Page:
Regular readers and anyone who’s perused my resume probably know that Geoff and I are happily employed at MIT. I am also involved in the arts here as a member of the Artists Beyond the Desk committee. It’s a great group and is regularly responsible for concerts of staff who are also musicians, writers, actors, etc. It allows us to showcase our artistic skills that are in addition to those we wield behind the desk.
There is an ABD concert coming up this week, an MIT Women’s Chorale concert on the horizon, as well as a music job opening you should know about. Read on for more details.
If you want to appeal to a local audience and support the arts, check this out.
Regular readers of this space know that I’m the General Manager for Cappella Clausura. Aside from looking for volunteers for our group, running front of house, and doing all the other things I do, one of my other responsibilities is to find advertisers who’ll help defray the costs of keeping the doors open and the lights on.
That’s where you come in, dear readers. Do you own a small business that would benefit from advertising in Cappella Clausura’s programs? Would you benefit from buying linkspace on our website? If the answer is yes, (or even maybe) then I have all of the details below to help you contribute the arts and drive customers to your door at the same time.
Today I took Rory out for his first Harvard adventure. As I printed Rory at work at MIT he’s seen a little of that campus. Tuesday, after I finished work at Harvard, Rory had a chance to see some of the, erm, flora and fauna of HMNH. Ok, less flora and more fauna.
After the post I wrote most recently and some discussions I’ve had with people in various parts of my life, I’ve run across a fair number of people who seem to think that this schedule I’ve been living, this logging of 60-70 hours of work a week, minimum, is fun. That I do it because I like it and that somehow I’m not aware that it is inherently bad for me.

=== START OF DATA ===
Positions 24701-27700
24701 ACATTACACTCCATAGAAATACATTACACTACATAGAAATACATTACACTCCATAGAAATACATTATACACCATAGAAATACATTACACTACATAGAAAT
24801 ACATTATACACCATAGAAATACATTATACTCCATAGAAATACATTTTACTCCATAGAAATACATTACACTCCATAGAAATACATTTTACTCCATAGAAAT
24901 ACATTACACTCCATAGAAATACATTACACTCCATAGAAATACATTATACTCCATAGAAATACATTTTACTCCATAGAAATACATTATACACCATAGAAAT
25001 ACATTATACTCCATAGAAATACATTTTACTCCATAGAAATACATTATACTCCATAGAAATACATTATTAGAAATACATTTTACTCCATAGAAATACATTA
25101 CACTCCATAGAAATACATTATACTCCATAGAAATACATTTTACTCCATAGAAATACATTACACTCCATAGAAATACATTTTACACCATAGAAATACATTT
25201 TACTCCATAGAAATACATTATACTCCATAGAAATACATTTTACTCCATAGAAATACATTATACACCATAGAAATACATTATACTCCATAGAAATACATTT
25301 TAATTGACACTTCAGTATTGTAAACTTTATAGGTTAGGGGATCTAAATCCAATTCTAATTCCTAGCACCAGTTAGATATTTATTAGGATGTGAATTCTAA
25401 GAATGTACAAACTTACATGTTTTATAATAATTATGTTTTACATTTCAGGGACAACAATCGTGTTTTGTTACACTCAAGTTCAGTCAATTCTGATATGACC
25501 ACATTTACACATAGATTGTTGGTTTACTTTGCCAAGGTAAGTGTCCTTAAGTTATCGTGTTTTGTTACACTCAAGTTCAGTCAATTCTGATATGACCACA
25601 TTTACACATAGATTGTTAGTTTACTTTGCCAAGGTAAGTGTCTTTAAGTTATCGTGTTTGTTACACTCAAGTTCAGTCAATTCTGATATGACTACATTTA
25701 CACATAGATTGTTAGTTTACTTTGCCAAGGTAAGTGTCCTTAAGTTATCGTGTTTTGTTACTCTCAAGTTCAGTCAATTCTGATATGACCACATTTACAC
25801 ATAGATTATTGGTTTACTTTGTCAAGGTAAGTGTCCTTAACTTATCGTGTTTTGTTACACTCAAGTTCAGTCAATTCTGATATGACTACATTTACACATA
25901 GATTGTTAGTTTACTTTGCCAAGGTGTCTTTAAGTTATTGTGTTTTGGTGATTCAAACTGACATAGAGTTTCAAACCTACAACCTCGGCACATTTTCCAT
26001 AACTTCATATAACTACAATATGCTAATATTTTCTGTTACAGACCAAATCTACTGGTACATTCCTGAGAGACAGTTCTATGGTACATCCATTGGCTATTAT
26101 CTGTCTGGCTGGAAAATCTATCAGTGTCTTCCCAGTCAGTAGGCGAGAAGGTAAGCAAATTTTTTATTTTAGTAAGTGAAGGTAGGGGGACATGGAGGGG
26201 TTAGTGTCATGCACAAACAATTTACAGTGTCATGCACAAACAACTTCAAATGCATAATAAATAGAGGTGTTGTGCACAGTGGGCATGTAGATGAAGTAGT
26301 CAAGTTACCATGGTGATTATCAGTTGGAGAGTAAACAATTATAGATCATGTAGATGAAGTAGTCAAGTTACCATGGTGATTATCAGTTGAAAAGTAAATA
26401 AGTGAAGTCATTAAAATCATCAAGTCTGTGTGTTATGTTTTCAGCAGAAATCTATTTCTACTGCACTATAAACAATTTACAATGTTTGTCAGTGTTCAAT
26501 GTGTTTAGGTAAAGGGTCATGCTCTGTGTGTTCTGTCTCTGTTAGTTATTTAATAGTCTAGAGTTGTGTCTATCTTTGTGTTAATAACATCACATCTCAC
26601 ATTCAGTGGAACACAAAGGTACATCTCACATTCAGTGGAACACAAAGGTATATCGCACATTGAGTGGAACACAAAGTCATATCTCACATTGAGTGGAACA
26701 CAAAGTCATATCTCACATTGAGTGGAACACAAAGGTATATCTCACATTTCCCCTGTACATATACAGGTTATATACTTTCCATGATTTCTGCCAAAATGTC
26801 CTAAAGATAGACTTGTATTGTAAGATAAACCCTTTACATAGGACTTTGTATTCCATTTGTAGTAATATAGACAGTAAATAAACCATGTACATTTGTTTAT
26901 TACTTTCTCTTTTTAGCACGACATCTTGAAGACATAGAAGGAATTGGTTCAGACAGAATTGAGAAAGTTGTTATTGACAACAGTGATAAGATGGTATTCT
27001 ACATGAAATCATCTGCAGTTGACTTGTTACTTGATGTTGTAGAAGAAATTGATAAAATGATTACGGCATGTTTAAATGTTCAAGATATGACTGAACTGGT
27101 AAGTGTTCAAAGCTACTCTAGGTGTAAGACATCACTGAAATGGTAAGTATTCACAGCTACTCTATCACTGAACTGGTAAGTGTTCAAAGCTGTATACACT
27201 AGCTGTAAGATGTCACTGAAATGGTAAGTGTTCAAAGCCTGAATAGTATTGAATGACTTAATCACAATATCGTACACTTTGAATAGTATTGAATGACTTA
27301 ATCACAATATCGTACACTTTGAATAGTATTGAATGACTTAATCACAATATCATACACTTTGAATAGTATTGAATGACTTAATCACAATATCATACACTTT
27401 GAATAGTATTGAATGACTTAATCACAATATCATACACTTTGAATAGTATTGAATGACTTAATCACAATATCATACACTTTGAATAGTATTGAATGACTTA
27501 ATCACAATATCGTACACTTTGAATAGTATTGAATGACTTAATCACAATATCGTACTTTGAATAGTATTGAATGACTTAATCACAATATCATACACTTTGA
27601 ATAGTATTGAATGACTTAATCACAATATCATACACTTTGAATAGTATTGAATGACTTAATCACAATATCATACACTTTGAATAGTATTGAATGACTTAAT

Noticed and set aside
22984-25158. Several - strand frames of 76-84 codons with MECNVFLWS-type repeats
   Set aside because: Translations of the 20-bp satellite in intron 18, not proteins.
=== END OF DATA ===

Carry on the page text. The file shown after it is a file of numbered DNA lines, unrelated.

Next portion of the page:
They are so, SO very wrong. But they refuse to understand that this has been a matter of survival. This has been the way that I’ve adapted to keep us afloat and alive and not living on the streets. So few people truly understand that our economy here in the US has fundamentally changed. Geoff and I are living proof that the old way, each having one job, having some security in that job, buying a house, and then eventually retiring just isn’t the way things work anymore.
Regular readers will recall that a little while back I said we’d be away for a while due to the death of a friend. Truth be told, his loss was, at the time, the latest in a long string of Very Hard Things 2015 had handed us.
It seems, however, that June might bright A New Hope. (Sorry) But, before we get to the good stuff, let’s go over where we’ve been, shall we?
I got word last week that my job is going to be outsourced to external contractors, with the idea that the organization will save money in the long run. I can’t say I agree, but I guess what I think doesn’t quite matter as much anymore, now that my job has an expiration date. My last day is March 20th.
So once again, I will be looking for a job. And I am just thrilled, let me tell you.